Once a month we’re swapping articles and interviews with western Canada’s oldest literary magazine, PRISM international, to share our writers with a wider audience. This week, an excerpt from Trisha Cull’s essay ‘Warren’ from PRISM 53:2, due to launch this week. The essay explores Cull’s relationship with her stepfather over the course of her life.
You are dying.
You have Non-Hodgkin Lymphoma. The cancer eats away at your stomach, bladder and lungs. Now there’s the tumour in your brain that may be malignant.
We’re waiting for results.
Years ago: home in the Fraser Valley (after you left Cranbrook the summer I turned nineteen) between semesters at university, you seemed to regard me with disdain, resentful that I was once again occupying space in your home, moving in on the time you spent with my mother.
The disdain was subtle yet penetrating. It was your general aura, the rigidity of your jaw while talking to me, a slight sneer only perceptible by me, hardly a grunt at the dinner table as you consumed your food deliberately and methodically, elbows jutting out from each side of the robust barrel of your chest, gaze set sternly straight ahead at the tablecloth or stack of sliced white bread.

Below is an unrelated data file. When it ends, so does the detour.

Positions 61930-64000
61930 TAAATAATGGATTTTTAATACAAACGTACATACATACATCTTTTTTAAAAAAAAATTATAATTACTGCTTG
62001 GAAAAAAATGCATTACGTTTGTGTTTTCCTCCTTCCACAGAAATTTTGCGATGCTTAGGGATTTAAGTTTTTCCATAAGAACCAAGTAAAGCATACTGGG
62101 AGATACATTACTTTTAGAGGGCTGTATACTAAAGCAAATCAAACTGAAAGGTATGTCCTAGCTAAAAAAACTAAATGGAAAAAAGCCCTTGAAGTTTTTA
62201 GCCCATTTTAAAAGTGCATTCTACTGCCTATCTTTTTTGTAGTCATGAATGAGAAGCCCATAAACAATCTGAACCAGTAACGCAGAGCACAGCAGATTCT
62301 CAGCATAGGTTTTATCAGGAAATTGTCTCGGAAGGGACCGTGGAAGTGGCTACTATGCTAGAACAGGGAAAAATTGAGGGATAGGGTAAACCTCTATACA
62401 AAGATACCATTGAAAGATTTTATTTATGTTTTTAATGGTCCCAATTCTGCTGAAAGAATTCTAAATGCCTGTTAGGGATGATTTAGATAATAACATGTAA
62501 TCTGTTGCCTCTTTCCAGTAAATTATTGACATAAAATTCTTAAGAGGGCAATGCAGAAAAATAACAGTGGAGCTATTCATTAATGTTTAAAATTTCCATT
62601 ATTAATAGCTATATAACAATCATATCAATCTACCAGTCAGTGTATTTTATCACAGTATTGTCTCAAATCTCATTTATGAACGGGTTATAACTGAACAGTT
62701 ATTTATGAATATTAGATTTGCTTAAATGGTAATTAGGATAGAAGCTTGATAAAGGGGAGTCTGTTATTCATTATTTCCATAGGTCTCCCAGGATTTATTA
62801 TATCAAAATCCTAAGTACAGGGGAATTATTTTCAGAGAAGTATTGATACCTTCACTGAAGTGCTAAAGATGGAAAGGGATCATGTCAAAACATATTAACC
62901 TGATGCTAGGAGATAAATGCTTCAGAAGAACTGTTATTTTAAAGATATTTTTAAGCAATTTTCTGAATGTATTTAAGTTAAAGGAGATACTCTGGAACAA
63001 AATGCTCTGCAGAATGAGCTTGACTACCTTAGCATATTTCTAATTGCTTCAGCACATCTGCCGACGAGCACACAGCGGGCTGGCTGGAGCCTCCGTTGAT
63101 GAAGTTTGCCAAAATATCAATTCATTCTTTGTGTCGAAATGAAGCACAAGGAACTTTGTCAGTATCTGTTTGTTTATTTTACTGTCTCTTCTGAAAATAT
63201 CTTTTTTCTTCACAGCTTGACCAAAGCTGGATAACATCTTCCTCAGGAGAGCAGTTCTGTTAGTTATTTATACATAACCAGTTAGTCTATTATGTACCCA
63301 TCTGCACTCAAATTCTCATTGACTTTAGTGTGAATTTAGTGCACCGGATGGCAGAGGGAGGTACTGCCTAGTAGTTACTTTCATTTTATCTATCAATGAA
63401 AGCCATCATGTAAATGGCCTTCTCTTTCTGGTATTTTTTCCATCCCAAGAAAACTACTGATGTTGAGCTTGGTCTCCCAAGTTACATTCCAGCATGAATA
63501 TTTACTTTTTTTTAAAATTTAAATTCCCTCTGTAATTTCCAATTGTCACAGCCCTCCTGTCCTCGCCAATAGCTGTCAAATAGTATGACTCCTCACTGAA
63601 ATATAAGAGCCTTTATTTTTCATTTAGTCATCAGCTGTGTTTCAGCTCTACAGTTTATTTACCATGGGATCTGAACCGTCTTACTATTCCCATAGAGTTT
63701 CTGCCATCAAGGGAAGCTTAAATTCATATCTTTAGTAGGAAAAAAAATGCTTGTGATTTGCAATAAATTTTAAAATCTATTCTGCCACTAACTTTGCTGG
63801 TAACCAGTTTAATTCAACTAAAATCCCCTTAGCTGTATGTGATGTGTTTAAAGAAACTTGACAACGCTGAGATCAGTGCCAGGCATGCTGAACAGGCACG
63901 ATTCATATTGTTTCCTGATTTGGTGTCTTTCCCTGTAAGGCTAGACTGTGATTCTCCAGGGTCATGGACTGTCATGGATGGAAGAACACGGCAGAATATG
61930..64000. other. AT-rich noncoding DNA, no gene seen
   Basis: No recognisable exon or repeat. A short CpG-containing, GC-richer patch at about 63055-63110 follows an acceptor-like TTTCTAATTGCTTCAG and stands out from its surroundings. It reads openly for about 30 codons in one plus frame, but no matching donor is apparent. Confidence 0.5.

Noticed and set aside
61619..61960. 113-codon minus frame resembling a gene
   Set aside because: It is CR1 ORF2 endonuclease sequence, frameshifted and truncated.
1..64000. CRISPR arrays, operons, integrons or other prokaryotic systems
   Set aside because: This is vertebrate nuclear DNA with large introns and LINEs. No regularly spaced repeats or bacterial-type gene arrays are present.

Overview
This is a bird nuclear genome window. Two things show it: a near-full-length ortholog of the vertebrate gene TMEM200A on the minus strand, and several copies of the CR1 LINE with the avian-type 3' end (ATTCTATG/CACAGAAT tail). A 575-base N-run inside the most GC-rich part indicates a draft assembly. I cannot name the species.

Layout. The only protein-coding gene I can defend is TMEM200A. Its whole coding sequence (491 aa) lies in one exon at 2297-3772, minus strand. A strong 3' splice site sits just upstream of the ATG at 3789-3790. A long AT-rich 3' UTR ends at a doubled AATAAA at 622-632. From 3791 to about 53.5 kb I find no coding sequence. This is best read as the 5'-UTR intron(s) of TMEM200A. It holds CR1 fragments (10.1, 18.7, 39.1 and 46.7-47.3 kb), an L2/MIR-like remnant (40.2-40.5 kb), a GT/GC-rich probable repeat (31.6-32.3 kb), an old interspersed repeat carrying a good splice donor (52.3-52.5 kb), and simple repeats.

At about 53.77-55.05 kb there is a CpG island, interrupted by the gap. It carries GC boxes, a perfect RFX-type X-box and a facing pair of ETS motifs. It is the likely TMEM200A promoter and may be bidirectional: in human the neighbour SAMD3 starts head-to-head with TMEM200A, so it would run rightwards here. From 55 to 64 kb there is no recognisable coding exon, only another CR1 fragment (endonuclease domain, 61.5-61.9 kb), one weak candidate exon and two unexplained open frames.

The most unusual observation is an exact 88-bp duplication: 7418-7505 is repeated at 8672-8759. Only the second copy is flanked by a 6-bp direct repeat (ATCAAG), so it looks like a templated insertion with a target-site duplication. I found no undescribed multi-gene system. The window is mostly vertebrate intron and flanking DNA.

I felt invisible to you, or inconsequential. You neither loved nor hated me.
You were indifferent.
Now, when I visit you, the air in the valley smells of manure. Streets are grey, few trees, two shopping malls, strip malls, one pub, too many churches, only one sushi restaurant, horses, and cows for slaughter in farmland outside of town. I look at the cows and wish to save them, the way I wish to save you now too.
At what point does a little girl, adolescent, or young woman grow to love her stepfather, who has been there since she was five?
That summer I was home from university, I escaped from the city on my bike and rode into farmland, to berry orchards and wheat fields growing waist-high. I walked through wheat, my fingers grazing brittle stems that tickled my palms, and listened to metal lines separating rows of berry bushes, the zap of wind and whistling of air.
Some afternoons I biked all the way to the small airstrip where two-engine planes take off carrying parachuters. I lay on the grass at the edge of the strip under a solitary poplar tree, making war against the darkness in my heart that would blossom into despair and cripple me for years.
I shaded my eyes and gazed into the cerulean sky, watched small figures jump from planes, chutes opening into reds, greens, and yellows, domes descending toward Earth like jellyfish descending through blue waters.
Read the original post (and pick up a copy of the mag) here.
Photo by Lance Anderson